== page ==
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Paperback 266 pp.
6" x 9"



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Imprint: OUP Canada

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Comprehending Cults

The Sociology of New Religious Movements, Second Edition

Lorne L. Dawson

Tackling popular misconceptions about new religious movements, Comprehending Cults summarizes, synthesizes, and assesses over 40 years of research by historians, sociologists, and psychologists. This excellent introduction to the study of new religious groups offers a balanced treatment of new movements as a source of spiritual satisfaction while confronting issues of violence, sexuality, and brainwashing within religious cults.

Readership : Second and third year undergraduate sociology of religion and new religious movement (cults) courses in religion and sociology departments.


  • "This book is undoubtedly the best introduction to New Religious Movements (NRMs) as sociological phenomena. Not only does Dawson have a gift for summarizing and evaluating the major theories, but, more importantly, he is able to provide structure and meaning to the ways in which we conceptualise the issues surrounding NRMs" -- Dr. Lorenzo DiTommaso, McMaster University

Chapter One: Why Study New Religious Movements?
The Cults in Our Midst
The Hostility Towards Cults
Box 1 They Come in All Shapes and Sizes
Responding to the Suspicions of the Public
Chapter Two: What Are New Religious Movements?
Religion and Its Continuing Significance
Churches, Sects, and Cults
Creating a Typology of Cults
Box 2 How New Religious Movements Change with Success
Chapter Three: Why Did New Religious Movements Emerge?
Asking the Right Question First
New Religious Movements as a Response to Cultural Change
Box 3 Three Models of Cult Formation
New Religious Movements as an Expression of Cultural Continuity
Concluding Remarks
Chapter Four: Who Joins New Religious Movements and Why?
The Stereotypes
Getting Involved with New Religious Movements
The Social Attributes of Those Who Join
Box 4 Why Are American Converts to New Religious Movements Disporportionately Jewish?
Some Reasons for Joining
Chapter Five: Are Converts to New Religious Movements 'Brainwashed'?
The Issue and Its Significance
The Case Against the Cults
The Case Against Brainwashing
Box 5 The Active Versus Passive Convert
Reformulating the Issues in the Brainwashing Debate
Chapter Six: Why Are New Religious Movements So Often Accused of Sexual Deviance?
Sexual Deviance and the Cults
Box 6 Child Abuse and the Social Control of NRMs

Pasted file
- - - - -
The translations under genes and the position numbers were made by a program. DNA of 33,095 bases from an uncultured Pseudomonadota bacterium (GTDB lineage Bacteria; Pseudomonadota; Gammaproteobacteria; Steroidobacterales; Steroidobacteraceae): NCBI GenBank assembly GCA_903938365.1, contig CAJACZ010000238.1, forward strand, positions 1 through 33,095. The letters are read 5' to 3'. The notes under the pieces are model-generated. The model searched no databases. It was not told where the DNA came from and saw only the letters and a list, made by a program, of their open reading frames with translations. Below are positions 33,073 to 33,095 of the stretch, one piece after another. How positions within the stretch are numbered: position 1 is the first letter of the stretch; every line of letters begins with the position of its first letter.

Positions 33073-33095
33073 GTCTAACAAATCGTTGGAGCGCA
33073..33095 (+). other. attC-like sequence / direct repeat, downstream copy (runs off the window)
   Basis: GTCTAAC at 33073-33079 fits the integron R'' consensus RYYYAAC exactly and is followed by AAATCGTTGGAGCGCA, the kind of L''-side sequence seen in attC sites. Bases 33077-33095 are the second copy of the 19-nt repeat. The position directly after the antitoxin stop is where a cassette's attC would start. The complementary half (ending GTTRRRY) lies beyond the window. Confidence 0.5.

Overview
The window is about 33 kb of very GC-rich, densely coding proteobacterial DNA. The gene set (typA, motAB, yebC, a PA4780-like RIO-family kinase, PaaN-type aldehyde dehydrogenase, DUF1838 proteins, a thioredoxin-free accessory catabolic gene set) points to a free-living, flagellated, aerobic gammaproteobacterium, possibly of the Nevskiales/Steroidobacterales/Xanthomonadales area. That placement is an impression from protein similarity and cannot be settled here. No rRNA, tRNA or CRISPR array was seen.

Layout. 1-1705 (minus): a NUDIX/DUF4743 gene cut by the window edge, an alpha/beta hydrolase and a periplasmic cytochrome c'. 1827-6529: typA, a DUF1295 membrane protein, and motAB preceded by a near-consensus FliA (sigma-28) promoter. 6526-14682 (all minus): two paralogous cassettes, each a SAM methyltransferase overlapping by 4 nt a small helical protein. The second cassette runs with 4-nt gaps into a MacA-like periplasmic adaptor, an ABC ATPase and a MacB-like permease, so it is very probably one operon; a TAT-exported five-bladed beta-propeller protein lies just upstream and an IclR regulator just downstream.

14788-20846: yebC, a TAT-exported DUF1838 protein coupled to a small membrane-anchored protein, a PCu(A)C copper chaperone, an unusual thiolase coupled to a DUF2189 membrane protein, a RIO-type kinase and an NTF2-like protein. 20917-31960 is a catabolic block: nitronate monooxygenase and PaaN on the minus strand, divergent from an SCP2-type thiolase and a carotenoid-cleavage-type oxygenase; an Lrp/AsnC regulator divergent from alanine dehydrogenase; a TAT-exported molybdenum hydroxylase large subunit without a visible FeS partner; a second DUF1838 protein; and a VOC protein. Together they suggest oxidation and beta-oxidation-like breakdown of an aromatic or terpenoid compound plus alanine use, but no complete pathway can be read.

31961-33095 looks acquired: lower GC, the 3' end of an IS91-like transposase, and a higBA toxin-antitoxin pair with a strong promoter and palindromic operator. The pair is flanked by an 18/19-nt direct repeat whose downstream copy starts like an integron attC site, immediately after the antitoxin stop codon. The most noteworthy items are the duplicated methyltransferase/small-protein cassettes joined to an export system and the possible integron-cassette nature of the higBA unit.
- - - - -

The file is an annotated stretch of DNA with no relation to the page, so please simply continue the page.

Gender Matters
Chapter Seven: Why Do Some New Religious Movements Become Violent?.
Responding to Recent 'Cult' Tragedies
Apocalyptic Beliefs
Charismatic Leadership
Social Encapsulation
Box 7 Surviving the Failure of Apocalyptic Prophecies
Concluding Remarks
Chapter Eight: What Is the Cultural Significance of New Religious Movements?
Our Skewed Perspective
Modernism and the New Religious Movements
Box 8 Factors Affecting the Success of NRMs
Postmodernism and the New Religious Movements
NRMs: Anti-modern, Modern, or Postmodern?
Concluding Remarks

There are no Instructor/Student Resources available at this time.

Lorne L. Dawson is a Professor of Sociology and Chair for the Department of Religious Studies, University of Waterloo.

World Religions - Willard Oxtoby
Making Sense in the Social Sciences - Margot Northey, Lorne Tepperman and Patrizia Albanese
Cults - Marc Galanter

Special Features

  • Surveys the vast literature and sets the key issues in terms of the most basic and commonly asked questions about new religious movements.
  • Takes a critical approach to media portrayals of cults and NRMs, dispelling stereotypes.
  • Treats NRMs as a source of spritual satisfaction.
New to this Edition
  • Examines NRMs as an adaptive response to the new social-psychological presures of living in late modern societies.
  • Explores why NRMs are so commonly accused of sexual deviance.
  • Analyzes controversial issues, such as the accusations of brainwashing, sexual deviance, child abuse, and the vilent behaviour of some NRMs.
  • Looks at survival of new religions after the failure of their leaders' prophecies.
  • Studies the factors that affect the success of NRMs.